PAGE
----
Director: Philippe Falardeau (2015)
When refugees land in the US, their troubles are far from over in this moving and surprisingly gripping drama.
It’s a tale of love, family and sacrifice set against the background of war, immigration and isolation.
Rather than asking us to pity the immigrants or expect them to be grateful, The Good Lie makes us consider the wealth and privilege of our own circumstance.
They celebrate when they’re chosen to be air-lifted to the US to start a new life – but bureaucracy separates Abital from the boys and she’s sent to a distant part of the US. The subsequent terrorism of 911 makes it impossible for her brother Mamere to visit.
Well-meaning and justifiably proud of helping, Pamela (Sarah Baker) is a vaguely incompetent charity worker who houses the boys together.
It’s beleaguered and bemused job-broker Carrie Davis (Reese Witherspoon) who does most to help assimilate them by providing opportunities for paid employment. She has a complicated love life seemingly having slept with half the town; the male half.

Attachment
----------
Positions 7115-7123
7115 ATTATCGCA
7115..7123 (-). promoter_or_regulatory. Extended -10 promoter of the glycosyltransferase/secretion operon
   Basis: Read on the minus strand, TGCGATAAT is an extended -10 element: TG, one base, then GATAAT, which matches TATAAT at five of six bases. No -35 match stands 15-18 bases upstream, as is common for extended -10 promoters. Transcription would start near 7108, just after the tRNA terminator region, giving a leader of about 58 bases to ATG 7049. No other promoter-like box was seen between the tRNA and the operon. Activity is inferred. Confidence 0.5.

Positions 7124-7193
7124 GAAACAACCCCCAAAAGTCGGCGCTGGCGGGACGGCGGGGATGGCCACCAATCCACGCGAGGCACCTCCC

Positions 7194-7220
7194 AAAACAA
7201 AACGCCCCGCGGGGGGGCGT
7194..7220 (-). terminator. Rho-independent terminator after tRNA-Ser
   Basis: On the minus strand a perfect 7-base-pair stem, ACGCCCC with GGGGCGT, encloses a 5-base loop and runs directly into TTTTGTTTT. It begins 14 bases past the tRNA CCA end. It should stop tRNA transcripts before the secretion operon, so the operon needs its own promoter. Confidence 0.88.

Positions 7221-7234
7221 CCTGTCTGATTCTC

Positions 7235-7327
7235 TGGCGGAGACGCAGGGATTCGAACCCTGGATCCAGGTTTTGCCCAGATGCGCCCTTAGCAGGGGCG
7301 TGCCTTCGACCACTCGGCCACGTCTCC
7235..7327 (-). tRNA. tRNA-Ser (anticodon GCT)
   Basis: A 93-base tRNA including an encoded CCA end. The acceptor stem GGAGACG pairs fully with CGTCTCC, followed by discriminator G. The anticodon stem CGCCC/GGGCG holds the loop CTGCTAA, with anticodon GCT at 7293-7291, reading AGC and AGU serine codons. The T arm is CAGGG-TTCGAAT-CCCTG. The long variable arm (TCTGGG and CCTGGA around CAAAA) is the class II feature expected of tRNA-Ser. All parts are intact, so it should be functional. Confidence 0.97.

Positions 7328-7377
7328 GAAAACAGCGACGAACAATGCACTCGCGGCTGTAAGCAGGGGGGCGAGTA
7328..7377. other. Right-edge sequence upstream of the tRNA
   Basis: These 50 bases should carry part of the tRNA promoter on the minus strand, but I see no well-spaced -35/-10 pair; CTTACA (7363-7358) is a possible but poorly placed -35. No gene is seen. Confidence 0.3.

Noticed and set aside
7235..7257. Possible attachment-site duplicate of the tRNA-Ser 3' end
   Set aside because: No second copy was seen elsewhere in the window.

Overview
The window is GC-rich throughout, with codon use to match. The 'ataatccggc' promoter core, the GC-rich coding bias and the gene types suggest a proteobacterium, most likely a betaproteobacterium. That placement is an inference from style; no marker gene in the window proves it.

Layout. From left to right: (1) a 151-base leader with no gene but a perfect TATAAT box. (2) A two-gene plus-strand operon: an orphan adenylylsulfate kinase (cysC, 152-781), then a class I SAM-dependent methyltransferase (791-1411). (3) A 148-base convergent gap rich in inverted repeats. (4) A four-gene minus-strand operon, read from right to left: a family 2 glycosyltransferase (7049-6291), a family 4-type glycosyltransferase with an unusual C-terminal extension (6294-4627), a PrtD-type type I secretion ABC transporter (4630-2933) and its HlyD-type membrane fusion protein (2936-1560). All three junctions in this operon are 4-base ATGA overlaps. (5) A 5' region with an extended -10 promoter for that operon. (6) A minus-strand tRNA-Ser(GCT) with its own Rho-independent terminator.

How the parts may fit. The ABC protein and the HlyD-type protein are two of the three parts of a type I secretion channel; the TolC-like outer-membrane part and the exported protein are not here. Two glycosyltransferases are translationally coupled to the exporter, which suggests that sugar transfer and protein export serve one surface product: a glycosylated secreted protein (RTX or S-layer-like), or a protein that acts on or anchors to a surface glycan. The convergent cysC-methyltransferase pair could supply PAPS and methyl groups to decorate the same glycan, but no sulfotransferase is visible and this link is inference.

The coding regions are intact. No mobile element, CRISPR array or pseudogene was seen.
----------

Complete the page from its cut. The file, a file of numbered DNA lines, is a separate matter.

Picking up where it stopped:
An angry, attractive and formidable presence, Witherspoon crashes through her scenes. It’s not much of a role but she makes the absolute most of it as a baseball bat-swinging drunk who is surprised by her own conscience. Were it not for her charisma, the film would suffer being dominated by the men.
Everyday living provides mundane but enormous obstacles to the boys who’ve never operated a telephone before. They’re perplexed at the enormous waste of food and struggle with the American diet.
All are traumatised by their and seek comfort in different ways; one looks to the church, one to drugs and the other buries himself in work to avoid his survivor’s guilt.
The greatest threat to the success of The Good Lie is attempting to navigate the shifts in tone from a gripping survival adventure to a culture clash comedy and an uplifting tale of redemption. It’s to the great credit to its writer, cast and director it succeeds without jarring.
The final third seems rushed and consequently over-reliant on the emotional momentum generated much earlier in the film, despite this The Good Lie lands an effective emotional punch.